In this article, we will discuss how temperature fluctuations, inadequate mixing, inadequate degassing and flow cell contamination can result in excessive baseline noise. We will provide suggestions on how to reduce or eliminate these problems.
To reduce temperature fluctuations, you must control the temperature of the column and mobile phase if applicable during the analysis. This is most commonly done by: a using equilibrated mobile phase at the start of the day or analysis, b keeping the interconnecting lines as short as possible esp.
Control of the column temperature will remove 'temperature' as a variable from your analysis. Temperature should be a constant run to run, not a variable. Be sure and document the temperature selected as part of your method.
The associated noise and ripple of incomplete mixing can reduce the limit of detection LOD and increase integration error. Both high pressure with separate pumps and low pressure pumping one pump with a multi-channel proportioning valve systems depend on efficient mixing to reduce noise. For gradient analysis, failure to completely mix the mobile phase solution before it enters the HPLC column often results in excessive baseline noise, spikes and poor reproducibility.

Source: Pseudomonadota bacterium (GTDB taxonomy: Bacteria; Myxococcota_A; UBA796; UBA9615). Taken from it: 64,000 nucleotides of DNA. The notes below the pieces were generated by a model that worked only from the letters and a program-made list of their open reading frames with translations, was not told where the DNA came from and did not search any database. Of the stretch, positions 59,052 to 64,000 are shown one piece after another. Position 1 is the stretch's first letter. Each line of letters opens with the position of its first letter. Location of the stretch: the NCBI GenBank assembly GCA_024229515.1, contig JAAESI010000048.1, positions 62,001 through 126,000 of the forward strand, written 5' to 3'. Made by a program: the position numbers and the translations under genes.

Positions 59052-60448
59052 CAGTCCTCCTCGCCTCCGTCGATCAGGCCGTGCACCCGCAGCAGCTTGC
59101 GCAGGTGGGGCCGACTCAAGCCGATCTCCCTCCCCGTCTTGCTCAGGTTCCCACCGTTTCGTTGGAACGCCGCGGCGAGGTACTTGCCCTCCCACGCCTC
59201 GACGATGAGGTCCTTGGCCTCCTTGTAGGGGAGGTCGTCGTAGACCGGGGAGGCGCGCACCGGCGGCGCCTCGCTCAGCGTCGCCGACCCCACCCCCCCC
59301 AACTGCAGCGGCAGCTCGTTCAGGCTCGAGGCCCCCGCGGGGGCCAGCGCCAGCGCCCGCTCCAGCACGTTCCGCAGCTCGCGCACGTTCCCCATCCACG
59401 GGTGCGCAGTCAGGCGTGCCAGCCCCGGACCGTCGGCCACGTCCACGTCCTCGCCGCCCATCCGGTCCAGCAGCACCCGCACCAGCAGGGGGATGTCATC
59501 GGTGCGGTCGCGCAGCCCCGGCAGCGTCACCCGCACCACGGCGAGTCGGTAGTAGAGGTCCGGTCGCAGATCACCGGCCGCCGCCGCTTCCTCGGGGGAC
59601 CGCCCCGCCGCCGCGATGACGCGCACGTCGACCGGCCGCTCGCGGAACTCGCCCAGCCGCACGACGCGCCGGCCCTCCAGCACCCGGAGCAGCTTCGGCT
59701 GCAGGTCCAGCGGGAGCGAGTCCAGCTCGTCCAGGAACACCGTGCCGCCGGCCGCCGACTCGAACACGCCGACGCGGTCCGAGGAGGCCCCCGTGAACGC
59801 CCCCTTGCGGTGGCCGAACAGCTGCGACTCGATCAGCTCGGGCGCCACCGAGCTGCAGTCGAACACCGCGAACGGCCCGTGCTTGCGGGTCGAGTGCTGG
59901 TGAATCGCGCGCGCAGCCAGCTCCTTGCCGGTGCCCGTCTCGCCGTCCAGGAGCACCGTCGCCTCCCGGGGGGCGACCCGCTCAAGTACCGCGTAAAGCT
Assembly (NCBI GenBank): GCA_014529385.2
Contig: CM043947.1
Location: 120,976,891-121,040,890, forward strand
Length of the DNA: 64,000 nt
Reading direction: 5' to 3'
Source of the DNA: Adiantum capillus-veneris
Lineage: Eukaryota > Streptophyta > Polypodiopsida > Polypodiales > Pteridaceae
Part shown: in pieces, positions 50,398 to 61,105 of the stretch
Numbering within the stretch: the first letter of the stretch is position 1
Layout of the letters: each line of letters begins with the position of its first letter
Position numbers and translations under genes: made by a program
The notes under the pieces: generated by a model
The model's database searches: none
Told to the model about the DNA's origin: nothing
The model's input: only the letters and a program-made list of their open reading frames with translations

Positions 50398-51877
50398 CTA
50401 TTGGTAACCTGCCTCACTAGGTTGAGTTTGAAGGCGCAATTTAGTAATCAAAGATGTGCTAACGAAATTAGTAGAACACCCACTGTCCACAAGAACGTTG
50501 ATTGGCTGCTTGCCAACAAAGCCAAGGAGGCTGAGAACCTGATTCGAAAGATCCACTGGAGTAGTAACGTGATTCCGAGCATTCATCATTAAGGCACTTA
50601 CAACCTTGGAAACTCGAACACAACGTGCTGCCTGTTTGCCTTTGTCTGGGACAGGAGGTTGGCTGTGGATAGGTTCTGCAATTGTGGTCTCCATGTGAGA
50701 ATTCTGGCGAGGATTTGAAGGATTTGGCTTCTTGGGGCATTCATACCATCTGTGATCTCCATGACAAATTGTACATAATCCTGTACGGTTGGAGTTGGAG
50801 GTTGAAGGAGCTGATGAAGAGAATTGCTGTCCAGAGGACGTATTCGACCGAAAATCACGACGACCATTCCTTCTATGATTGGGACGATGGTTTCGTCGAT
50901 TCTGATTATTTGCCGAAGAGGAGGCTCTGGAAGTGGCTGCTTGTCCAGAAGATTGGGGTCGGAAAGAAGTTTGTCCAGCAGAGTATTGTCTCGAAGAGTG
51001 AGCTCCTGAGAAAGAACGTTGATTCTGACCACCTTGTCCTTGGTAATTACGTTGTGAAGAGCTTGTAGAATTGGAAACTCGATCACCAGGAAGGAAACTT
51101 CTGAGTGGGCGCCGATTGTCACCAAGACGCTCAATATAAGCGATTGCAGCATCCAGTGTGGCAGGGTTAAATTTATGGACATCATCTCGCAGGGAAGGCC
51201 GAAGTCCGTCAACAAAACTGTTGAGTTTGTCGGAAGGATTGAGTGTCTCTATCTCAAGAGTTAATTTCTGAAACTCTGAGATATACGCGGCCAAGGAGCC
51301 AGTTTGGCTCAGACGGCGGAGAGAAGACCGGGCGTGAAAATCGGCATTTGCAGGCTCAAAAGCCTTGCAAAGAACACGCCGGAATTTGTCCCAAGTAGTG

Mixing also performed directly in a mixer installed in the flow path of an HPLC pump. This mixer is often a static mixer a simple 'Tee', a tube filled with baffles, a frit or beads, valve orifice or microfluidic device of low volume design for chromatography use, but allows adequate mixing of the liquids within a prescribed flow rate range.
The best mixers incorporate longitudinal and radial mixing in-line. A mixer with too low a volume or of insufficient design can result in poor mixing of the mobile phase note: incorrect solvent compressibility settings can also cause mixing and noise problems too. To reduce mixing problems, first insure that the mobile phases used are fully soluble with each other. Next, make sure that any mixer used is appropriate for the flow rates and volumes you will be using. If needed, run a gradient valve test to insure that each valve channel is working properly, not leaking or introducing any cross-flow leakage to another channel.
For the best results, continuously degas your mobile phase. Reducing the amount of gas will also improve signal to noise levels of detection, reduce drift and reduce pump cavitation. A faulty degasser may cause more damage contamination to your system and methods.